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Child & Youth Mental Health Algorithm - GPSC

Child & Youth Mental Health Algorithm - GPSC

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Child: Please, I just want to make 100% sure.Mom: Well, if you weren’t 100% sure, what would be so bad about that?3To learn how to explain this to your child, seeHow to Address Excessive Reassurance Seeking .Step 4: Building your Child’s ToolboxThe best way to help your child deal with separation anxiety is to give him or her tools that can be usedwhen facing fears. For separation anxiety, tools in the toolbox include:Tool #1: Learning to Relax.One tool involves helping your child learn to relax. Two strategies can be particularly helpful:1. Calm Breathing: This is a strateg y that your child can use to calm down quickly. Explain to yourchild that we tend to breathe faster when we are anxious. This can make us feel dizzy and lightheaded,which can make us even more anxious. Cal m breathing involves taking slow, regular breaths throughyour nose. For more information, see Teaching Your Child Calm Breathing.2. Muscle Relaxation: Another useful strategy is to help your child learn to relax his or her body. Thisinvolves having your child tense various muscles and then relax them. Your child can also use “theflop,” which involves imagining that he or she is a rag doll and relaxing the whole body at once. Formore information, see How to Do Progressive Muscle Relaxation.Children and teens can use the above tools before school, at school, before bed, or wherever they feelanxious. Both should be practiced repeatedly until your child is comfortable doing them alone.Tool #2: Making Coping CardsIt’s not easy to face fears, so it’s a good idea to develop “coping cards” that your child can carry withhim or her during the day to help manage anxiety. For tips on how to help your child develop and usecoping cards, see Developing and Using Cognitive Coping Cards with Your Child. Here are someexamples of coping statements that your child can use for Separation Anxiety Disorder:“That’s just Mr. Worry trying to bully me! I don’t need to listen!”“I’m feeling anxiety right now. I can do some calm breathing to feel better.”“Mom is okay, it is just my anxiety talking.”“I can handle being alone. I’ve done it before.”“What is the best thing that could end up happening?”Tool #3: Facing FearsThe most important step in helping your child or tee n manage separation anxiety is to face fears. Thisincludes avoided situations or places. For children with separation anxiety, some typical fear laddersmight involve gradually sleeping alone in his or her own room, staying at school for the whole day, orreducing reassurance seeking. Remember, these steps are gradual, and are created together withyour child. For more strategies and tips on conducting these exercises, as well as example fear ladders,see Helping your Child to Face Fears: Exposure.© AnxietyBC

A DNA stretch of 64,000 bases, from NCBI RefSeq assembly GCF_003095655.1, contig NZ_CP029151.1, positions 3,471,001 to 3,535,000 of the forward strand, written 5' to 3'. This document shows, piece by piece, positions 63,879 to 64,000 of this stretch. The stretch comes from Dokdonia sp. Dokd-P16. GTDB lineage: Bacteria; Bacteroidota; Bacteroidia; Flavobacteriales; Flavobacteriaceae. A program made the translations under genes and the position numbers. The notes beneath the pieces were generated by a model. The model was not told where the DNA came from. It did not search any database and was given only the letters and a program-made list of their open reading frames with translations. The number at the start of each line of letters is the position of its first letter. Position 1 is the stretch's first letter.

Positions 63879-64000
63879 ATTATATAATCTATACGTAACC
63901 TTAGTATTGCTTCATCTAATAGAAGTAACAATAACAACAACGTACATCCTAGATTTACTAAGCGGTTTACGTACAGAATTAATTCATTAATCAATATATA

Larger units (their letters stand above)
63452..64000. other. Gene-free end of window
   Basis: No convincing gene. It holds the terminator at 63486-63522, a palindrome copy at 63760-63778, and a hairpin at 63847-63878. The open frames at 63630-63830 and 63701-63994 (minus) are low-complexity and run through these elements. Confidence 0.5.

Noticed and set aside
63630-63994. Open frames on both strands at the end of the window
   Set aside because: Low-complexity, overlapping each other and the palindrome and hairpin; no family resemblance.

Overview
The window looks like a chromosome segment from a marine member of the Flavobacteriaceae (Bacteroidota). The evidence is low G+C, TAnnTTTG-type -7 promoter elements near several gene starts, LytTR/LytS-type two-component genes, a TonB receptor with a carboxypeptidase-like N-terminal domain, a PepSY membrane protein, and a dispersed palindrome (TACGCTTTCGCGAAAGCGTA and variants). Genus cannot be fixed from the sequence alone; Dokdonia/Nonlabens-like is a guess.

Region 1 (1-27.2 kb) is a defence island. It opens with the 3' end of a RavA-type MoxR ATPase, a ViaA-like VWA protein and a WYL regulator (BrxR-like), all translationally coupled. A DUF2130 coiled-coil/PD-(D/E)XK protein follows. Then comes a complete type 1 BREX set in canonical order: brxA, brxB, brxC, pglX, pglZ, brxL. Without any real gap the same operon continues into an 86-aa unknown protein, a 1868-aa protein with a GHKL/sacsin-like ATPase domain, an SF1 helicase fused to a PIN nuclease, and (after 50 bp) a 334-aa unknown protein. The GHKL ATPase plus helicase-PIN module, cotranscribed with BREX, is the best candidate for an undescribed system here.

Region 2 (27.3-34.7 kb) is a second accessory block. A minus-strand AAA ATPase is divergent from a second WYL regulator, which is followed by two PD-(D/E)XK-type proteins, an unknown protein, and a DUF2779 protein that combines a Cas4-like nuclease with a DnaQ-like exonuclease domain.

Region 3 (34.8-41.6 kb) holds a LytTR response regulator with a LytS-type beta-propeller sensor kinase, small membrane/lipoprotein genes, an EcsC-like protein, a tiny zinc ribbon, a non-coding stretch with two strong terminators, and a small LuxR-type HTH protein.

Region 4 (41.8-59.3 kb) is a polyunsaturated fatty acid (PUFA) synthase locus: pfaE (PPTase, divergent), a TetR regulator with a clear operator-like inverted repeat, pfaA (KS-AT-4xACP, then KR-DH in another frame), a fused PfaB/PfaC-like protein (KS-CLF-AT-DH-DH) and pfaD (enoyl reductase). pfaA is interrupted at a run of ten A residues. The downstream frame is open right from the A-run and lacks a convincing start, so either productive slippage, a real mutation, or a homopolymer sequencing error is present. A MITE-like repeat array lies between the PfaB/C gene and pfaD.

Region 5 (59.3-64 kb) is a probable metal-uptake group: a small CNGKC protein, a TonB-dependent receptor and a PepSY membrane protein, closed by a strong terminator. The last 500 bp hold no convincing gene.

4For children who have worries about going back to school, seeCoping with Back to School WorriesFor children who have trouble sleeping alone, seeWhat to do When Your Child Insists on Sleeping in Your Bed with YouHow to do these exercises:It is important to prepare your child for the fact that he or she will feel anxious while doing these, butthat is good! In order to fight back anxiety, it is normal to feel a little anxious in the beginning. It is alsovery important to praise (“great job!”) and reward (e.g. small inexpensive items, extra TV time, makinga favorite dinner) your child for any successes, as well as any attempts at trying to face his or her fears.After all, it is hard work to face anxiety!Tool #4: STOP Plan or Realistic ThinkingOften, children and teens with separation anxiety have worries that are unrealistic or very unlikely, butwhen they are anxious it i s difficult for them to recognize this. For exam ple, your child may worryexcessively about mom and da d being in a car accident if they are late coming home. Below is adialogue between a parent and a teen who is afraid of something bad happening when dad is gone forthe evening:Teen: What if someone breaks into the house tonight when you are out?Parent: Has that ever happened before?Teen: Well, not at our house, but it might.Parent: Remember when we talked about the difference between possibility and probability?So, what is the probability that someone will break into our house tonight?Teen: I don’t know. It feels very probable.Parent: But didn’t you say it has never happened before?Teen: Yeah...Parent: So what do you really think about the chances of tonight being the night that someonedecides to break into our house?Teen: Um, not very much I guess.Parent: That sounds about right!One way to help your child examine his or her thoughts and decide whether the worries are unrealisticis to use the STOP Plan. The STOP Plan helps children recognize their anxiety and unhelpful thoughts,and develop new helpful thoughts. For children, see Healthy Thinking for Young Children. Forteens, help your child challenge his or her unrealistic or anxious thoughts. See Realistic Thinking forTeens.Step 5: Building on BraveryYour child's progress comes from hard work. If you see that your child is improving, then you bothdeserve credit! Learning to overcome anxiety is like exercise – your child needs to "keep in shape" andpractice his or her skills regularly. Make them a habit. This is true even after your child is feeling betterand has reached his or her goals.Don't be discouraged if your child has lapses and returns to his or her old behaviors every once in awhile, especially during stressful times or transitions (for example, going back to school, or moving). Thisis normal, and just means that one or two tools in the toolbox need to be practiced again. Remember,coping with anxiety is a lifelong process.© AnxietyBC

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